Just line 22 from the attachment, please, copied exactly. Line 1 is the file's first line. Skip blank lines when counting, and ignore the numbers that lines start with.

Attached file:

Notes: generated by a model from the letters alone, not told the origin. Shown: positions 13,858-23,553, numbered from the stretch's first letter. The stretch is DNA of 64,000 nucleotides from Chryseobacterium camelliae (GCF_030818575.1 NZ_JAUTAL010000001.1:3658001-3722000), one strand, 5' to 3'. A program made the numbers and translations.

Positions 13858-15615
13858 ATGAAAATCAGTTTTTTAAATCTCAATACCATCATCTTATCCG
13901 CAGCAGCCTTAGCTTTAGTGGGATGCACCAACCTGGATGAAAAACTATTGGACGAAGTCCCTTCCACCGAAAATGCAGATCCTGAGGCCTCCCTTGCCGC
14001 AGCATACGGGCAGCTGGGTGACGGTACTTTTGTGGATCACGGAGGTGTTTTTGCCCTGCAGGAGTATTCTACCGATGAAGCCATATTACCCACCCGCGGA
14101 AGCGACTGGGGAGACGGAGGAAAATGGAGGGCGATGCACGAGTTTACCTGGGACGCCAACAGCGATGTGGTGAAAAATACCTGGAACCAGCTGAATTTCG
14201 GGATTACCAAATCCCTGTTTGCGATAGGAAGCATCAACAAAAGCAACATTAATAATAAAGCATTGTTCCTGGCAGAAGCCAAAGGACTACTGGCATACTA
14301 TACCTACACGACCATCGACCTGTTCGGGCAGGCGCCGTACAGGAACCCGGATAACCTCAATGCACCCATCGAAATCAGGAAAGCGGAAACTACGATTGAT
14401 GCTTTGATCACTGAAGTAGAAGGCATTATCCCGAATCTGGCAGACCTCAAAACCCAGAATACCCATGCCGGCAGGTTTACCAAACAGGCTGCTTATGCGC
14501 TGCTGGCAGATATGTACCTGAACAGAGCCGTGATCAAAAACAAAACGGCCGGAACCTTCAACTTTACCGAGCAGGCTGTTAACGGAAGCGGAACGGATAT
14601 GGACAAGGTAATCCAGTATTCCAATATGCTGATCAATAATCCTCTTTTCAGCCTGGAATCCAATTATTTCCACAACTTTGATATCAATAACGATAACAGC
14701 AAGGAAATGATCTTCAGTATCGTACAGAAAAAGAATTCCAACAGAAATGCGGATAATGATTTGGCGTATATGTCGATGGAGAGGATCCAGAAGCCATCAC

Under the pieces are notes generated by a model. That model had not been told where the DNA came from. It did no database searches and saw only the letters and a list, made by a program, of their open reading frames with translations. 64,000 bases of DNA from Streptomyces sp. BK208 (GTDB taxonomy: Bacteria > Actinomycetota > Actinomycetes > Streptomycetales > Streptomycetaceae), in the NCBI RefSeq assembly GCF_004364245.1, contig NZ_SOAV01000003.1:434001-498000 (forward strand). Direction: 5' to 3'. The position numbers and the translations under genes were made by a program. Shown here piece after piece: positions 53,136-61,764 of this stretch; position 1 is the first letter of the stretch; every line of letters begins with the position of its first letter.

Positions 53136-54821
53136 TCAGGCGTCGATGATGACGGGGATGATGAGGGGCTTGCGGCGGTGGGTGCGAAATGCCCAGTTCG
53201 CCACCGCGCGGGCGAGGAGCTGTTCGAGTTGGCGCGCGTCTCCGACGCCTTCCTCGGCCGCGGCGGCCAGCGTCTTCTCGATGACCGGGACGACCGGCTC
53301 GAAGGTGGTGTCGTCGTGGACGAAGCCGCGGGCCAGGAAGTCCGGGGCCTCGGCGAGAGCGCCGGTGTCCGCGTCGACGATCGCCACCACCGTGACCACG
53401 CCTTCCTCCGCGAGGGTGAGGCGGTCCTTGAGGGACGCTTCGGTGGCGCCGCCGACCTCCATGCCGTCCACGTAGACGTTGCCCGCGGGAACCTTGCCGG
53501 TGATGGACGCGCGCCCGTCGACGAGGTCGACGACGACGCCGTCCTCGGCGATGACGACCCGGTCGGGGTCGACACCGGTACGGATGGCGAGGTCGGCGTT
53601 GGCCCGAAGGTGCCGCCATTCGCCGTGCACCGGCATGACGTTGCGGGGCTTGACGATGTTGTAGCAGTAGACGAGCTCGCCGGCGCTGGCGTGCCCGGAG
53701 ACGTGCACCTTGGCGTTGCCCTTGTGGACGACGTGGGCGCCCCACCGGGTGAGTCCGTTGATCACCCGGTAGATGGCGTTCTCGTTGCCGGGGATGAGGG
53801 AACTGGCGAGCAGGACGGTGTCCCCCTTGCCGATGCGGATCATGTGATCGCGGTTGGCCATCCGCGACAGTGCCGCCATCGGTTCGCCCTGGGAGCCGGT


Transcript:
53801 AACTGGCGAGCAGGACGGTGTCCCCCTTGCCGATGCGGATCATGTGATCGCGGTTGGCCATCCGCGACAGTGCCGCCATCGGTTCGCCCTGGGAGCCGGT